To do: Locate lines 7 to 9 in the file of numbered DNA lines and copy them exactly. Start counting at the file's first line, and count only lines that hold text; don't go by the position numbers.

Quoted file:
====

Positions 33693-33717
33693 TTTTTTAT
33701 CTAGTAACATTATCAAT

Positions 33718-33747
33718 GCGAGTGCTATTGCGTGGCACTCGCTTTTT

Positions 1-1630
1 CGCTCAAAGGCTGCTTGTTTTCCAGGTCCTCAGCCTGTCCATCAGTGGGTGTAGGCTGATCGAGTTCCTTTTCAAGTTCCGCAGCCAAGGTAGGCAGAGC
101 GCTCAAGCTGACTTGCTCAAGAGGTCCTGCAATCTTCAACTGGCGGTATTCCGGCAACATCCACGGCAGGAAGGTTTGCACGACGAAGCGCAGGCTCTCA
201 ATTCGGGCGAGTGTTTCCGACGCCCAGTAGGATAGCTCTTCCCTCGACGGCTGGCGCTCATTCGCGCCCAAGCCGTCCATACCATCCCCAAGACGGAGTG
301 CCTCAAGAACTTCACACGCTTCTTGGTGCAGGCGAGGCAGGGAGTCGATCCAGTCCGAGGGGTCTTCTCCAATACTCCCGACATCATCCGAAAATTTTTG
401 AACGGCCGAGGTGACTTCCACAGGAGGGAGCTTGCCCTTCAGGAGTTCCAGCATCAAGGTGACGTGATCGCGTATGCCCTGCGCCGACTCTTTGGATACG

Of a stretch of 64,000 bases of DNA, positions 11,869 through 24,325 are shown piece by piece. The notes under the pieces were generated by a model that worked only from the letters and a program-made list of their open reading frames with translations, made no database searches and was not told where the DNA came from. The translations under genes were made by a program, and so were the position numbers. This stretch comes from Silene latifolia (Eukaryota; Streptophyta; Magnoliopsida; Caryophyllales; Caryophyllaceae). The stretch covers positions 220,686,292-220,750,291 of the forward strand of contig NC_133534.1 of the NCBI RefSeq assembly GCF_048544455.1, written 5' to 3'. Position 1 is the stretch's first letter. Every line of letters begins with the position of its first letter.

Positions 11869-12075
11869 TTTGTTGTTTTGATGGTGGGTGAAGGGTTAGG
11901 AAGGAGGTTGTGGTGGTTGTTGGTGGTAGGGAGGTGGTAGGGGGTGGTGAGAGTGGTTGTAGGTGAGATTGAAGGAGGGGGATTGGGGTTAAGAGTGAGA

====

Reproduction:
1 CGCTCAAAGGCTGCTTGTTTTCCAGGTCCTCAGCCTGTCCATCAGTGGGTGTAGGCTGATCGAGTTCCTTTTCAAGTTCCGCAGCCAAGGTAGGCAGAGC
101 GCTCAAGCTGACTTGCTCAAGAGGTCCTGCAATCTTCAACTGGCGGTATTCCGGCAACATCCACGGCAGGAAGGTTTGCACGACGAAGCGCAGGCTCTCA
201 ATTCGGGCGAGTGTTTCCGACGCCCAGTAGGATAGCTCTTCCCTCGACGGCTGGCGCTCATTCGCGCCCAAGCCGTCCATACCATCCCCAAGACGGAGTG